Can a sibling change a Power of attorney without notifying the other sibling?

My sister who has been gone for 30 years and doesn’t even live near us has come down and put my mother into a nursing home and changed her durable general power of attorney and her will without my knowledge. I went up to the nursing home today to take her out for a ride and the nurse told me I can’t take her anywhere because my sister has a new power of attorney that she’s put into place stating that she’s the only one that’s allowed to take her anywhere. I’m not sure what to do and my sister is threatening not to see her anymore if she changes anything.

Asked on August 22, 2015 under Estate Planning, Virginia

Answers:

SJZ, Member, New York Bar / FreeAdvice Contributing Attorney

Answered 5 years ago | Contributor

Your sibling cannot change your mother's POA or will only your mother can do that. If your mother was mentally competent at the time, then the changes would most likely be valid a person can change her POA and will at any time she wants, and is not obligated to inform anyone such as another child. Note this also assumes that the POA and will are valid on their face--that is, they are properly signed, witnessed, notarized, etc. If they are not, then they may be invalid simply for not being executed properly, and if invalid, the prior POA and will would still be in effect.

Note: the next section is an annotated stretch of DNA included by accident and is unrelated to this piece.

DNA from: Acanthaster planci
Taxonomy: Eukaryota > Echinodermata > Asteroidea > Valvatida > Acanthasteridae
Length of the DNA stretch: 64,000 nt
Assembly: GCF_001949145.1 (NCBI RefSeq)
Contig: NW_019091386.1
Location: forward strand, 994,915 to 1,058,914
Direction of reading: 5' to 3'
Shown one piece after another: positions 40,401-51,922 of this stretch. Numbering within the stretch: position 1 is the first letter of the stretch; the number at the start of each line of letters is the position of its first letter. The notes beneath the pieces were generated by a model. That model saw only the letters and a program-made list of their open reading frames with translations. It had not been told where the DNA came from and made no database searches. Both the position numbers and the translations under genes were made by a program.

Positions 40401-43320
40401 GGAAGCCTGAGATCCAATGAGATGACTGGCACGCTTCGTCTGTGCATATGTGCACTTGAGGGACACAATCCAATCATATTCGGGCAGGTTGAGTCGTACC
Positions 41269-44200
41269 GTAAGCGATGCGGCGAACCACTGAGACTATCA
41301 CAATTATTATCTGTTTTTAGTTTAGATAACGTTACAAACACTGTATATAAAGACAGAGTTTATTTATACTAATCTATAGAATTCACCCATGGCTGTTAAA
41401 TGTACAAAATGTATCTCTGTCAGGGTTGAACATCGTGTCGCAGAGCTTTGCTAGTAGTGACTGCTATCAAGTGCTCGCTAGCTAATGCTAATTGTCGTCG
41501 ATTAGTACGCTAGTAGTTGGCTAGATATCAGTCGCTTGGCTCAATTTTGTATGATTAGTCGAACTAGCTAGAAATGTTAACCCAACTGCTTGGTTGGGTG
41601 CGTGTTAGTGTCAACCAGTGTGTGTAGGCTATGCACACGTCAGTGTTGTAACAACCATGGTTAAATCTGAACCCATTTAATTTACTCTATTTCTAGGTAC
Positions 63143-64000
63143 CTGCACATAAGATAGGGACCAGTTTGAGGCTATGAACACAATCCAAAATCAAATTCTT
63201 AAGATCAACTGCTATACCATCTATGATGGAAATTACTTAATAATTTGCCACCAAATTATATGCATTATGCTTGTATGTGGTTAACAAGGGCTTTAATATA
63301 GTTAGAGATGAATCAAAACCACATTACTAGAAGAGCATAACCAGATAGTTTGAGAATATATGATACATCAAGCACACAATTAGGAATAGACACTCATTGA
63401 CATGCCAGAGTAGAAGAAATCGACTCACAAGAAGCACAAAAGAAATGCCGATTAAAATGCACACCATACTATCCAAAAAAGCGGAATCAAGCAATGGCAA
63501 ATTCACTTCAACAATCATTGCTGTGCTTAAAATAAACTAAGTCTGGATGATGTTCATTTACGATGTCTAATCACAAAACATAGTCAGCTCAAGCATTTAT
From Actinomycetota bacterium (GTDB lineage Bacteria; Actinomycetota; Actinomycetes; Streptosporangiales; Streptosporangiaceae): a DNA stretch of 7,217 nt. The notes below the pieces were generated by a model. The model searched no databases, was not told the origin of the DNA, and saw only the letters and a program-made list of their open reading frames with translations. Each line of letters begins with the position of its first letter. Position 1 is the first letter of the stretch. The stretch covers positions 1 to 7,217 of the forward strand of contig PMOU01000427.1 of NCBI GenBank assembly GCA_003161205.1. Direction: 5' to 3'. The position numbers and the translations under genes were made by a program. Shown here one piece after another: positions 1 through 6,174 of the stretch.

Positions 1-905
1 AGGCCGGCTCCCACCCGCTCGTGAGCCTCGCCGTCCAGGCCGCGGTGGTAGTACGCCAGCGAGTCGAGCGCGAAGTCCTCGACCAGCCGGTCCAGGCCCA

There are some grounds to invalidate even the properly executed will POA of a mentally competent person, such as "undue influence" the will and POA were changed in accordance with the desires of, or to benefit, someone who had disproportionate power or influence over the other person, such as the caregiver for a mentally competent but physically frail or disabled person, but these can be hard--not impossible, but hard--to show, since the law presumes that a will, etc. created by a mentally competent person is valid.
If your mother was not mentally competent at the time the new will and POA were created, they are not valid. 
Under these circumstances, you should consult in detail with an elder law attorney. He or she can explain your options, such as how to gain access to your mother to verify that she executed these instruments of her own free will and that they are validly executed or what to do if you suspect that you mother may not have been competent when she created them. The facts are critical, so you need to discuss the facts in detail with a lawyer.


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